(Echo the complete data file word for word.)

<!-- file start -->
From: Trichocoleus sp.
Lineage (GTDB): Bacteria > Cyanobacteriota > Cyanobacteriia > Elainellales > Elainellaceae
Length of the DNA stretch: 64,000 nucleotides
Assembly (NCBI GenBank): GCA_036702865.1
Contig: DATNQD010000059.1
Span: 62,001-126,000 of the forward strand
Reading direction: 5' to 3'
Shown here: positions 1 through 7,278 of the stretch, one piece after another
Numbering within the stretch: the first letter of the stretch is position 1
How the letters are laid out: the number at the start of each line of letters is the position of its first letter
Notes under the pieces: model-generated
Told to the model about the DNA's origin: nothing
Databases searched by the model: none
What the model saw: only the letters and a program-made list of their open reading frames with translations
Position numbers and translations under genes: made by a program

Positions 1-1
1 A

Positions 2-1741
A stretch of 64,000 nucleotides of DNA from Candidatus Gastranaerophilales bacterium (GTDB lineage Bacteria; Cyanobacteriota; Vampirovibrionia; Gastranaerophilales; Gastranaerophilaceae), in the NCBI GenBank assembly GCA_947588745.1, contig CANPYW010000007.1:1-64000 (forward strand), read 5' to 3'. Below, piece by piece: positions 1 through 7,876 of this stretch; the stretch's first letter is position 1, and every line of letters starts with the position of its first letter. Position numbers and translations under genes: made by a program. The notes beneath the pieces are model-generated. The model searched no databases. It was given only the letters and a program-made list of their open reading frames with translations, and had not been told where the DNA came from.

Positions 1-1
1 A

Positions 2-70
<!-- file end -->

From: Trichocoleus sp.
Lineage (GTDB): Bacteria > Cyanobacteriota > Cyanobacteriia > Elainellales > Elainellaceae
Length of the DNA stretch: 64,000 nucleotides
Assembly (NCBI GenBank): GCA_036702865.1
Contig: DATNQD010000059.1
Span: 62,001-126,000 of the forward strand
Reading direction: 5' to 3'
Shown here: positions 1 through 7,278 of the stretch, one piece after another
Numbering within the stretch: the first letter of the stretch is position 1
How the letters are laid out: the number at the start of each line of letters is the position of its first letter
Notes under the pieces: model-generated
Told to the model about the DNA's origin: nothing
Databases searched by the model: none
What the model saw: only the letters and a program-made list of their open reading frames with translations
Position numbers and translations under genes: made by a program

Positions 1-1
1 A

Positions 2-1741
A stretch of 64,000 nucleotides of DNA from Candidatus Gastranaerophilales bacterium (GTDB lineage Bacteria; Cyanobacteriota; Vampirovibrionia; Gastranaerophilales; Gastranaerophilaceae), in the NCBI GenBank assembly GCA_947588745.1, contig CANPYW010000007.1:1-64000 (forward strand), read 5' to 3'. Below, piece by piece: positions 1 through 7,876 of this stretch; the stretch's first letter is position 1, and every line of letters starts with the position of its first letter. Position numbers and translations under genes: made by a program. The notes beneath the pieces are model-generated. The model searched no databases. It was given only the letters and a program-made list of their open reading frames with translations, and had not been told where the DNA came from.

Positions 1-1
1 A

Positions 2-70